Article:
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Although the influence of overyielding on population variability has been investigated previously, these studies have tended to focus on the ranges 0 < < 1 and 1 < < 2 (e.g. Lhomme & Winkel 2002). In this range, the mean-abundance effect causes population variability to increase with diversity (Fig. 3a, blue line). The focus on 1 ≤ b ≤ 2 was likely due to a belief that exceptions to this range are rare (e.g. Kilpatrick & Ives 2003). However, a growing number of studies report scaling exponents > 2 (e.g. Valone & Hoffman 2003; Vogt et al. 2006; van Ruijven & Berendse 2007). Similarly, a focus on 0 ≤ x ≤ 1 makes sense for manipulations of diversity under fixed environmental conditions, where x reflects mainly the combined effects of competition and niche partitioning (Tilman 1999; Lehman & Tilman 2000). However, in nature, diversity often covaries with environmental conditions that influence mean abundance in other ways, and DSR studies along natural gradients have found both cases of underyielding (> 1; Yang et al. 2011), and cases where mean species abundance actually increases with diversity (< 0: Valone & Hoffman 2003). Considering this broader range of parameter values, the mean-abundance effect can be seen to have both positive and negative effects on population variability (Fig. 3). The direction of the mean-abundance effect depends on whether mean species abundance decreases with species richness or not (> 0 or < 0), and whether species-level variances scale less than or more than quadratically with the mean (< 2 or > 2). Specifically, if mean species abundance decreases with species richness (> 0), then the mean-abundance effect is destabilising at the population level when variance scales less than quadratically with mean species abundance (< 2), and stabilising when > 2 (compare blue, orange and green lines in Fig. 3a,c). If mean species abundance increases with species richness (< 0), then mean-variance scaling has the opposite effect (compare magenta lines in Fig. 3a,c).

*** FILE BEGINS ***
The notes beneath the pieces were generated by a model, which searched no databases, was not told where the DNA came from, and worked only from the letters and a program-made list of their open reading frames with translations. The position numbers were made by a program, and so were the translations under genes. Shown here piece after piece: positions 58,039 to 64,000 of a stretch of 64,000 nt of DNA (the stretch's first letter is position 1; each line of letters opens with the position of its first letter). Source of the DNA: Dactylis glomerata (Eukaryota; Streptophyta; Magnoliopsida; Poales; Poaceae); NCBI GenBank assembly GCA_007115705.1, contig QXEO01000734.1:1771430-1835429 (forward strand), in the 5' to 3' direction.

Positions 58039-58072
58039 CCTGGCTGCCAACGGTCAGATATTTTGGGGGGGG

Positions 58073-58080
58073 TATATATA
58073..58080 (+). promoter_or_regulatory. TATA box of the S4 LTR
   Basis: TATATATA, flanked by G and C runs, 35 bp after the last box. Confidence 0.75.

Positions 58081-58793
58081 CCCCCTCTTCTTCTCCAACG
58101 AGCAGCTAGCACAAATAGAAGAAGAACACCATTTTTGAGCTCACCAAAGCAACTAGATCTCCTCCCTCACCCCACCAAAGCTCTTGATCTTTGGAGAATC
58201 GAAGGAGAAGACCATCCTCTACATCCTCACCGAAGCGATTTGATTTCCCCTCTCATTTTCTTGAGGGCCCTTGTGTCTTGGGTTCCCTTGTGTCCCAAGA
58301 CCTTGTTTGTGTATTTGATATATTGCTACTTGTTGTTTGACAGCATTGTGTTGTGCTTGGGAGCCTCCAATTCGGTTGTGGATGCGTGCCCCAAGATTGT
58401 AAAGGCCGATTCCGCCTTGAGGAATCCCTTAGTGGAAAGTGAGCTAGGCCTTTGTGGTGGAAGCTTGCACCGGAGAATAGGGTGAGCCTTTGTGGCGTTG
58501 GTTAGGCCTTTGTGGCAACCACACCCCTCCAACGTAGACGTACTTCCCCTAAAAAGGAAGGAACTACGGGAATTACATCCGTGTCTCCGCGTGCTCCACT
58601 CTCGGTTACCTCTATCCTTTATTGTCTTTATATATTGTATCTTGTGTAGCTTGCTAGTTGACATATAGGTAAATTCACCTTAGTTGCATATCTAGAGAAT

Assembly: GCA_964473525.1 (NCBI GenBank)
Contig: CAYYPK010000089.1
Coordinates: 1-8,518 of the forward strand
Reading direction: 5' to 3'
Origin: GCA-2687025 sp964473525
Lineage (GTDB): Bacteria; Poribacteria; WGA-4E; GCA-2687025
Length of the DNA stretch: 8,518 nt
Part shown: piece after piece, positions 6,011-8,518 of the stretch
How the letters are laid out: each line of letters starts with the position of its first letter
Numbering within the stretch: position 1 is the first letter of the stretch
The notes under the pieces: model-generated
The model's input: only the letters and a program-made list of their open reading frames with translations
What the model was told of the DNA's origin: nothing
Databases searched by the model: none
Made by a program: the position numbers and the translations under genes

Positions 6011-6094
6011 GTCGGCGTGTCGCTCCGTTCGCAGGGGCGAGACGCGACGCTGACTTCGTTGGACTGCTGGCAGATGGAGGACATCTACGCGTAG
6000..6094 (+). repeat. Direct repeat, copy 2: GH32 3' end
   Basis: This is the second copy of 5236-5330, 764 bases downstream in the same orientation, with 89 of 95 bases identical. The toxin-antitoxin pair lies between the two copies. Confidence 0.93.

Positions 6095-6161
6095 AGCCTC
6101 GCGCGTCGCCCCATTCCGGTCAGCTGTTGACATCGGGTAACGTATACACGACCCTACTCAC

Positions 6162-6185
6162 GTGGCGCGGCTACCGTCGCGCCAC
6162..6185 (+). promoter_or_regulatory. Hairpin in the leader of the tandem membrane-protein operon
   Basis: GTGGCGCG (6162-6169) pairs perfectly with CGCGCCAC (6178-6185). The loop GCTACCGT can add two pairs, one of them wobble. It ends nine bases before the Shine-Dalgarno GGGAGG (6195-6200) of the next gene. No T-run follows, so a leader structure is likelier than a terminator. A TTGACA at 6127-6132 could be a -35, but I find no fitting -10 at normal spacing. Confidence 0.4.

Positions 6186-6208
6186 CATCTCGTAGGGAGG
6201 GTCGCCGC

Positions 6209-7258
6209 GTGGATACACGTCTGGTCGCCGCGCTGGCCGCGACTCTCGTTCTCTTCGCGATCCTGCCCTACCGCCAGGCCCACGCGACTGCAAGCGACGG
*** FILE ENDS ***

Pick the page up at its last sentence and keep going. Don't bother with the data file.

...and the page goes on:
image

Figure 3. Illustration of the diversity-dependence of the mean-abundance effect for mean-variance scaling exponents of (a) = 1.5, (b) = 2, and (c) = 2.5. Results are qualitatively identical to (a) whenever < 2, and to (c) whenever > 2. The different-coloured lines show the mean-abundance effect for different values of the overyielding coefficient, x, as indicated in the figure. Note that all lines are super-imposed when = 2. Species richness is plotted on a logarithmic scale.

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Figure 4 illustrates how the DSR may be influenced by the interaction between community synchrony and the mean-abundance effect. Several non-intuitive results are worth highlighting. Firstly, a portfolio effect can be apparent even when synchrony is perfect, if population variability decreases with species richness (Fig. 4f, blue, orange and green lines). Secondly, Fig. 4 shows that inverse portfolio effects are possible (e.g. Fig. 4m). Thirdly, when population variability and synchrony act in opposite directions, non-monotonic DSRs can be produced, for which community variability initially decreases with species richness, then increases. For instance, when inline image, independent of diversity, ϕ decreases asymptotically towards 0.1 as richness increases (eqn (8)). Thus, its response to diversity may dominate the DSR at low diversity, while population variability dominates at high diversity (compare blue line in Fig. 2a with orange lines in Figs 3a and 4j).

image

Figure 4. Combined influences of synchrony and the mean-abundance effect on community variability. The left column of panels shows = 1.5 (cf. Fig. 3a), the middle column = 2 (cf. Fig. 3b), and the right column = 2.5 (cf. Fig. 3c). Rows of panels incorporate different models of synchrony from Fig. 2 (calculated from eqn (8) using the values of the mean correlation coefficient to the right of each row on the panel above). Coloured lines represent different values of the overyielding coefficient, x, as in Fig. 3 (as indicated by the legend on the panel above). Note that all lines are super-imposed when = 2, or inline image. Species richness is plotted on a logarithmic scale.